1-year-old German Shepherd

Species: Canine
Breed: German Shepherd dog
Age: 1y
Gender: MALE, INTACT

Source/History:                                                              

FNA of golf ball-sized intradermal mass on right lateral thigh. Present for 2 months.

Gross picture of slide after staining
FNA; 20X objective; left side dry, right side after oil
FNA; 50X oil objective
FNA; 100X oil objective

 

Click here for the IDEXX Pathology Report on this case.

Microscopic Description:

The slides have a chalky appearance after staining. They consist of thick areas of amorphous brown (before adding oil) to pinkish blue (after adding oil) refractile crystalline material in a background of mild to moderate blood and mildly increased numbers of neutrophils and vacuolated macrophages. No infectious organisms or overtly neoplastic cells are seen.

Cytologic Interpretation:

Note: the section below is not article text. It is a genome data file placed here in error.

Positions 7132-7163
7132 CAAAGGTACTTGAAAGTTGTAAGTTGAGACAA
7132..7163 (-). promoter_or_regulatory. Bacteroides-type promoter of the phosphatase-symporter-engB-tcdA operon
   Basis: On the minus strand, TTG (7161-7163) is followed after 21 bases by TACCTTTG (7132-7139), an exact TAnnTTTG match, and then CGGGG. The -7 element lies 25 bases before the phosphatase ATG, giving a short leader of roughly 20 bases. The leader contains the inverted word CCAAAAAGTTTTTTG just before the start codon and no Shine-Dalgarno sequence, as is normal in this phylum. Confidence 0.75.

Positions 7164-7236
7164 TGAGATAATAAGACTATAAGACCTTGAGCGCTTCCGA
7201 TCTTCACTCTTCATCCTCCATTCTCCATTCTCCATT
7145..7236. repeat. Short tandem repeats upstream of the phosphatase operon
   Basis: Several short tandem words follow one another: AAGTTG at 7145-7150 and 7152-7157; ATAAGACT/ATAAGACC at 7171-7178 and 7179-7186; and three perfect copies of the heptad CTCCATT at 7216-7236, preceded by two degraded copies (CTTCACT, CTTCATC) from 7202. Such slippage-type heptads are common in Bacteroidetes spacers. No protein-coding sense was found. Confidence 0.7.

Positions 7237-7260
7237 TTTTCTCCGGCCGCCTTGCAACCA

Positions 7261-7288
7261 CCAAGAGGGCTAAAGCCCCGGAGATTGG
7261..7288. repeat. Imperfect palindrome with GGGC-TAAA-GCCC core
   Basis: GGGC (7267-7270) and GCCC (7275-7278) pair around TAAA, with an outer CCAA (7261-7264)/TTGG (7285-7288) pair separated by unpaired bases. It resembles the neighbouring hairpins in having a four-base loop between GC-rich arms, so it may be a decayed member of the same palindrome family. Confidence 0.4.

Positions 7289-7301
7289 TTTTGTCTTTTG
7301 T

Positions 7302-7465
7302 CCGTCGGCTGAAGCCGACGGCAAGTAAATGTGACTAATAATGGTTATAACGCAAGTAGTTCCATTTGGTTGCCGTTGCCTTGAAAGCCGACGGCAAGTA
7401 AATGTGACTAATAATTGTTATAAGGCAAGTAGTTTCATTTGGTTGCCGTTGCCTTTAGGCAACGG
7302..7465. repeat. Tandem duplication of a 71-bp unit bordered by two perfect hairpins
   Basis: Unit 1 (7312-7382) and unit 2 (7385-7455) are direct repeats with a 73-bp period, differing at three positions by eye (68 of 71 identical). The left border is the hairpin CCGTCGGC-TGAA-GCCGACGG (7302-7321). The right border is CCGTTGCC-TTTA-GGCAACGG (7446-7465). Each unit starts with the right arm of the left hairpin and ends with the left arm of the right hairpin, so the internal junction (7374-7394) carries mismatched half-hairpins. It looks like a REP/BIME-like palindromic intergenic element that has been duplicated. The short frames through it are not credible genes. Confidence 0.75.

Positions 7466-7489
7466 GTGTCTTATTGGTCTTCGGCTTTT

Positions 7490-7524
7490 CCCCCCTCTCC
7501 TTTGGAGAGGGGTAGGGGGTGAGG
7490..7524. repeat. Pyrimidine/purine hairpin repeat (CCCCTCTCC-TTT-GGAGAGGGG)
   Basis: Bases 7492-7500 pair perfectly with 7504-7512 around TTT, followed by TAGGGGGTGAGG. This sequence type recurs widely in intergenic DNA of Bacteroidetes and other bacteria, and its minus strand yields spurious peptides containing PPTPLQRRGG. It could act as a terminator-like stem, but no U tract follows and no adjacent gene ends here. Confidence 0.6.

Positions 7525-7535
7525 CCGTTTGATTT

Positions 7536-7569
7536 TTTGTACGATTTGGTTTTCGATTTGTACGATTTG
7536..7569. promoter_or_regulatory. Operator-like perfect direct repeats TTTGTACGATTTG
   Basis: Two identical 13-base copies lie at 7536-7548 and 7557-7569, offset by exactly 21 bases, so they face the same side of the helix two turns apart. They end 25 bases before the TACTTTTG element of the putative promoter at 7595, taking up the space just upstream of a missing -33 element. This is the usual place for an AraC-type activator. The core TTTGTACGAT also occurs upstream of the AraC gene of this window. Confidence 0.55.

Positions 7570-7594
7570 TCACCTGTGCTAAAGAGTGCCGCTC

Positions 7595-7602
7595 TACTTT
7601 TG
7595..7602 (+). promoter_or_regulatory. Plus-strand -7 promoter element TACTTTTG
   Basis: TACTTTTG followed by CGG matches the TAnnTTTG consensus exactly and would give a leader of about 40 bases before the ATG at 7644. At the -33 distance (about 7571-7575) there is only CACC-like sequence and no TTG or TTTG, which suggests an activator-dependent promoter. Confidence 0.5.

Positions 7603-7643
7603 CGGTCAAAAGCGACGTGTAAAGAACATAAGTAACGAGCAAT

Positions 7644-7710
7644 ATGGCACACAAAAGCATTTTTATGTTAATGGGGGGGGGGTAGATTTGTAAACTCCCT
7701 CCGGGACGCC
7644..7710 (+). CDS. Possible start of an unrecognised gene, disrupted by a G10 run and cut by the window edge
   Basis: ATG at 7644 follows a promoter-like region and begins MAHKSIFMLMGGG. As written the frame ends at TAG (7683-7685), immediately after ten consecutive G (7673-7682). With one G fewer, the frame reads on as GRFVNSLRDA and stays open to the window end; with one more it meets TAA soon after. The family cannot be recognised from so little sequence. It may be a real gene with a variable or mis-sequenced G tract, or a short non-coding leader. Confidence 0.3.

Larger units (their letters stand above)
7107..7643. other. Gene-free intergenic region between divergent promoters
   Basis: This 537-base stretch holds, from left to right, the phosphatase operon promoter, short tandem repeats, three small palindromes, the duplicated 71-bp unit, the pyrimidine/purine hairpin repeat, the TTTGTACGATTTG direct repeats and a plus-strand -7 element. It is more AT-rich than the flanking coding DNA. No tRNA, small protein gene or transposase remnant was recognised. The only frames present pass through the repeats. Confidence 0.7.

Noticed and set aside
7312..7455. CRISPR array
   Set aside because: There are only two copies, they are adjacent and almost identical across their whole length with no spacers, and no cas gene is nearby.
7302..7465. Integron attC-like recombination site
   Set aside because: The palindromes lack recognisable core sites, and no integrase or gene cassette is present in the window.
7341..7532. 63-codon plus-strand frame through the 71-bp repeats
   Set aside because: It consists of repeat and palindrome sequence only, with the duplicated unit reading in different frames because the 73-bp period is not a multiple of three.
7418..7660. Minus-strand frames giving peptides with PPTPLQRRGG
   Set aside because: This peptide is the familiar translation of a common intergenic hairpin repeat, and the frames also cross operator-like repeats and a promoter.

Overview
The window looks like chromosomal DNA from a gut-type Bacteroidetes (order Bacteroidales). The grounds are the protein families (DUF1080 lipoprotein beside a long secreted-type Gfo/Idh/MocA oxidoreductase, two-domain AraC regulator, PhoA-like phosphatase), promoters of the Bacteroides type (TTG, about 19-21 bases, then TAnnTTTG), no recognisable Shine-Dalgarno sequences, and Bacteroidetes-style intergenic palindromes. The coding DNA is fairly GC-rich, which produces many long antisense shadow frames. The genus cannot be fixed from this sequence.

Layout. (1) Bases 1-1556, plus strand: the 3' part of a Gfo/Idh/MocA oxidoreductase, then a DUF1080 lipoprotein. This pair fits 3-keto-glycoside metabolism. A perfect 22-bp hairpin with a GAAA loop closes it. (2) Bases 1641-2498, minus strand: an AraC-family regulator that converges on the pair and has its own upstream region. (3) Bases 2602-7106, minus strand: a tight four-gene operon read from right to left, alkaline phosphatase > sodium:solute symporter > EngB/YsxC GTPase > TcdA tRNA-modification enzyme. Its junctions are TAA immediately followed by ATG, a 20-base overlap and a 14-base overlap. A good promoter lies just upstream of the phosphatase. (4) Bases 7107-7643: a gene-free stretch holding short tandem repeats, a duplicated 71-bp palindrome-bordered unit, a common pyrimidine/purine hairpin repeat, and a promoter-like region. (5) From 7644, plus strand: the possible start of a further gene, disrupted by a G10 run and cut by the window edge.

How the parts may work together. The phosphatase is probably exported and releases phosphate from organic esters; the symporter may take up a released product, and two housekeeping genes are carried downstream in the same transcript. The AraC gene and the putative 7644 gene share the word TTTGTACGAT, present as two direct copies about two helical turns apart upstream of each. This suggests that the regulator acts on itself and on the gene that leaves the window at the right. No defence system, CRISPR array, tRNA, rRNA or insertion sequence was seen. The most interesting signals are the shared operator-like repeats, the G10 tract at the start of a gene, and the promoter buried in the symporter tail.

Mineralized material with mild mixed inflammation

Comments/Pathogenesis:

The slides primarily contain abundant amorphous crystalline material consistent with mineralization. Given the patient signalment and lesion location, calcinosis circumscripta is considered most likely. These lesions commonly affect young German Shepherds and are found over pressure points or areas of repeated trauma. These are benign lesions that may be treated with surgical excision.

Calcinosis cutis is a general term used to describe mineralization (often calcium) in the skin and subcutaneous tissue. Although etiologies may overlap, 4 categories of mineralization/calcification have been described. 1) Dystrophic: Generally associated with glucocorticoid use, hyperadrenocorticism or in response to trauma (aka calcinosis circumscripta). 2) Metastatic: Associated with calcium and phosphorus disorders (i.e., chronic renal failure). When the product of serum calcium and phosphorus is greater than 60-70 the patient is at risk for soft tissue mineralization. 3) Iatrogenic: Rare complication of IV or SQ calcium chloride or calcium gluconate therapy. 4) Idiopathic: Catchall category when there is no history of trauma or abnormal serum calcium.

Reference/Additional Information:

Gross TL, Ihrke PJ, Walder EJ, et al: Skin Diseases of the Dog and Cat, Clinical and Histopathologic Diagnosis. 2nd ed. Oxford UK, Blackwell Science, 2005; pp 373-380.

 

 

 

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